Article first published as Will Spam Turn Mobile Users Off? on Technorati.
The msnbc.com story said that the iPad is to tablets as Kleenex is to tissues. To me, this thinking is premature.
Speaking of tablets, will a two-month delay to July push Google's first one to $200? The need to be more efficient to move the price down has reportedly been deemed more important than time into the market.
I still believe that Philadelphia's walking lane for texting was a keeper. It was only in place around April Fools Day. While we’re at it, we need one for elevators and another in airports.
Approximately two billion Facebook posts per month include a geolocation tag. Of course, it’s not only about what you say but where you say it.
Did you hear the NPR piece on phone tracking? The question was whether the carriers are selling private records to law enforcement. It seems to me that the answer is yes despite the fact that the mobile operators don’t want it called selling.
This from a memo from Yahoo’s CEO Scott Thompson – “Our users want fun, informative, engaging experiences on all screens.” Does this signal that the company will finally seriously integrate mobile?
I'm all about new media but Vin Scully took me back 45 years with his call on Opening Day. He was so good describing the baseball game that I barely picked my head up to watch the game in HDTV.
The latest proof that it’s not our grandparents' world? About 29% of those who read ebooks consume them on cellphones.
Consumers don’t engage with channels, they engage with the brand, said a Walmart executive at a conference. Further, make the experience as seamless as possible, he said. I couldn’t agree more.
For a peek into several sections of my nearly released Mobilized Marketing book, please see the Inside This Book section on my Amazon book page.
Assuming the rumor is true, I would like to know why Apple thinks a 7.85 inch iPad is the right size. I’m disappointed that it's not 7.97258 inches. Call it isanity.
I’m vain enough to wait for augmented reality contact lenses. I say no to Google glasses.
The Masters switched to a free iPad app this year. Surprising given the organizers live in another age on so many issues.
There are enough mixed reviews of the Nokia Lumia 900 that we'll have to see for ourselves. So much is riding on it for Nokia and Microsoft.
Nokia’s 41-megapixel camera has come to America, but you can't buy one. It’s ironic that the company’s show-stopping innovation can't be marketed.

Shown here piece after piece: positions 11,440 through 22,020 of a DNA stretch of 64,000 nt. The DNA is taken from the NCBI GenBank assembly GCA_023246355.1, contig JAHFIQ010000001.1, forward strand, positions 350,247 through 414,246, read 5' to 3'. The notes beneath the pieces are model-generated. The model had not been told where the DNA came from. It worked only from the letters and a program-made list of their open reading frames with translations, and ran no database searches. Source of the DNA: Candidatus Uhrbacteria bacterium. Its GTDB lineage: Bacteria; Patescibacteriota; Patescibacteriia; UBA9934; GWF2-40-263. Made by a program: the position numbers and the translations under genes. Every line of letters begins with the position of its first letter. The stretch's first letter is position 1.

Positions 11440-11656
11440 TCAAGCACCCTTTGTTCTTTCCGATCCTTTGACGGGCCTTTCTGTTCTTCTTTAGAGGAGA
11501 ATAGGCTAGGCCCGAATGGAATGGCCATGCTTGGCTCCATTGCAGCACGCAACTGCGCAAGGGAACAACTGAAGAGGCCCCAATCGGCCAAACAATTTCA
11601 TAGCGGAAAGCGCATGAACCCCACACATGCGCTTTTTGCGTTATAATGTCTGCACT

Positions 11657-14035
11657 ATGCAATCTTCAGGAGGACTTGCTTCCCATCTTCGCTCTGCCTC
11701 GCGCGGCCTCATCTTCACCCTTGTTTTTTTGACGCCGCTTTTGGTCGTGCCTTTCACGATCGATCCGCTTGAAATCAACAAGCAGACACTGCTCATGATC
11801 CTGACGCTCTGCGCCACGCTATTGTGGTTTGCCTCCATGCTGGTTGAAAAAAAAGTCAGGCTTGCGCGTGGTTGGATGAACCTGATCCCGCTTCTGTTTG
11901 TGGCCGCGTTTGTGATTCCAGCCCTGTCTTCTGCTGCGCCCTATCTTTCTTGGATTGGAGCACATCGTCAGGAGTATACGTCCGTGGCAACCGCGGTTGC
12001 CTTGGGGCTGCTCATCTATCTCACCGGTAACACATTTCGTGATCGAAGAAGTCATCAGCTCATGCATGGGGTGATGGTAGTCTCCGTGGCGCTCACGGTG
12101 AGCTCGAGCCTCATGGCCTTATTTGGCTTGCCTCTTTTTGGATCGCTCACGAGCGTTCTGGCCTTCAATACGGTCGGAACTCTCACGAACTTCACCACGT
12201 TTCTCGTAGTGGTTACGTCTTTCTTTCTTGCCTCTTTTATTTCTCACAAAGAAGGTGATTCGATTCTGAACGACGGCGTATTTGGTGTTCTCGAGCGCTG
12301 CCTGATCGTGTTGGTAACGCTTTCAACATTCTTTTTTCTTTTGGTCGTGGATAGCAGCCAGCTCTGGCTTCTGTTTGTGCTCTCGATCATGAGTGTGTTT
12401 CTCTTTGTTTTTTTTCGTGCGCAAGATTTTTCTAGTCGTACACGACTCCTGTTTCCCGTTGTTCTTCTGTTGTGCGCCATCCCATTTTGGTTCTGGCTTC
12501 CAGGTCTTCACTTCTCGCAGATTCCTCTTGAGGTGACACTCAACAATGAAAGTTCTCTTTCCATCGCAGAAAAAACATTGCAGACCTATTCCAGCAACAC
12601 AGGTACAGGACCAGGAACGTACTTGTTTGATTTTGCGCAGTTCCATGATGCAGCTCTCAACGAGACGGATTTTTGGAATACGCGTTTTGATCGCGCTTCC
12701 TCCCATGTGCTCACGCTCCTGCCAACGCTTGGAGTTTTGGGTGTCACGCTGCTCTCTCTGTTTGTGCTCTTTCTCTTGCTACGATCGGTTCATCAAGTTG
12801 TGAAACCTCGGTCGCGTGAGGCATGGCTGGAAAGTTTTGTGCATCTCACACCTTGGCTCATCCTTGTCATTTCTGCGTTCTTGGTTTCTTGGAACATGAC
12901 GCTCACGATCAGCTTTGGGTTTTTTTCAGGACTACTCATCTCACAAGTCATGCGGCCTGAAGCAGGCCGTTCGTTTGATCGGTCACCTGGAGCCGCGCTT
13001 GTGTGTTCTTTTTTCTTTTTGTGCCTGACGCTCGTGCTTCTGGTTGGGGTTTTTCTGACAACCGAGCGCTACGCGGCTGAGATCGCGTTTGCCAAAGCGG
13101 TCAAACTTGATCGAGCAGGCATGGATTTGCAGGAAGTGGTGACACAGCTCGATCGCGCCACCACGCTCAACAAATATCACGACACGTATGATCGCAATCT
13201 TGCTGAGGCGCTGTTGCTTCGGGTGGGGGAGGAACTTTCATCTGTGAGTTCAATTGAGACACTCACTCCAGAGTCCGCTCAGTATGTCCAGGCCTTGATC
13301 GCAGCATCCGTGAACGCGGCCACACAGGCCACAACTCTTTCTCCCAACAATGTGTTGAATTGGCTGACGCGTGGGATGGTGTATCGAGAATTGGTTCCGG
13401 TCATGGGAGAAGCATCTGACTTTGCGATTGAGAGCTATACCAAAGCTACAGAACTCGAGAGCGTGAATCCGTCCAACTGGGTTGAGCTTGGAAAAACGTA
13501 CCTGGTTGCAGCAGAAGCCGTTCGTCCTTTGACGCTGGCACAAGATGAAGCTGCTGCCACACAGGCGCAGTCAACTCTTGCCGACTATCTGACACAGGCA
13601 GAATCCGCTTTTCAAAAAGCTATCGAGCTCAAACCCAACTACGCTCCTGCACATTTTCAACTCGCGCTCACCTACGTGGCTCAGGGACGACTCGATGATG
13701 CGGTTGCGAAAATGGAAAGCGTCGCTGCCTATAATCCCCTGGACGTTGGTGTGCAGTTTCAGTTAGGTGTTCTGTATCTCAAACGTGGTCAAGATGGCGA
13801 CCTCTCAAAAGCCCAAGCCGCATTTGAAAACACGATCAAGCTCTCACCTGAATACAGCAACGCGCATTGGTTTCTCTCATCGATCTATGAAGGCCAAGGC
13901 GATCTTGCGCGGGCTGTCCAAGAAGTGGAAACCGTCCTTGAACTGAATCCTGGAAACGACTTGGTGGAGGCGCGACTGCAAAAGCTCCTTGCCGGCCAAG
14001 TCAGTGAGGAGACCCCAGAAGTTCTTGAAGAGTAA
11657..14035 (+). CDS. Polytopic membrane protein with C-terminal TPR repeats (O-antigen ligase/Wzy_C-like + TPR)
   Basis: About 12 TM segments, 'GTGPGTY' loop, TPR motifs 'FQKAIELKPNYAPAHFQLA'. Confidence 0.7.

You now can take a picture of junk mail with PaperKarma and an app unsubscribes you. I love mobile.
Shazam says its gets more activity during live TV than Facebook and Twitter. It attributes it to the availability of "bonus content". Isn’t that what we get from our social networks? Or should?
"Listening, invention and personalization" are essential to Amazon's mobile strategy, according to the company. It’s essential for everyone else, too.
On the first day of availability, there were 2,000 downloads a minute for Instagram for Android. Want another wow? Overall, there are 30 million users uploading more than five million photos each day.
Thirty-four percent of surveyed high school seniors own an iPhone, double the percentage of year ago, according to Piper Jaffrey. Even more intend to buy. Some believe the device isn't cool enough for teens. It’s time to rethink that. Also, the implications for other manufacturers are obvious.
Seventy-one percent of iPhone users employ Wi-Fi versus 32 percent for Android owners, comScore reports. The disparity supposedly had to do with overseas data plans that limit Android connections that way.
The only saving grace about the absurd speculation on the iPhone 5 is that it takes attention away from next iPad.
Save May 15 for the next Mobile Mixer, hosted by Hipcricket in our Kirkland, WA, offices. We’ll be talking about the learnings from my Mobilized Marketing book.
I’m amused that every mobile wallet announcement is judged as end-all or not. This is a long-term play, 4-6 years for the tipping point, according to American Express.
Digiday asked me to assess two current mobile advertising campaigns. Each targeted smartphone users.
My critiques are below and at http://www.digiday.com/brands/campaign-breakdown-westin-hotels-activision/
Westin Hotels & Resorts’ “Elements of Well Being”
Westin Hotels & Resorts used mobile display advertising to extend the hotel chain’s “Elements of Well Being” into the mobile space. The goal was to drive brand awareness and preference with on-the-go travelers. The ads were targeted to high-end smartphone devices and ran on premium sites predetermined by Westin.
A shakeable ad unit was launched. The creative used images from Westin’s “Elements of Well Being” campaign that demonstrated the hotel’s ability to better understand human needs and engineer a hotel experience ‘For a Better You.’ It featured the Westin’s SuperFoodsRx Menu, Heavenly Bed and Westin Resorts. The unit put consumers in control of the various images and allowed them to change the creative displayed by physically shaking their phone.
Another creative unit featured a screen full of balloons, which users could “pop” by touching. When every balloon was popped, an image was revealed of a woman lying on a bed of balloons, symbolic of how Westin has engineered a good night’s sleep through the Heavenly Bed. The units resolved with a complimentary night oﬀer which users could click to call Westin reservations directly or book via a mobile landing page.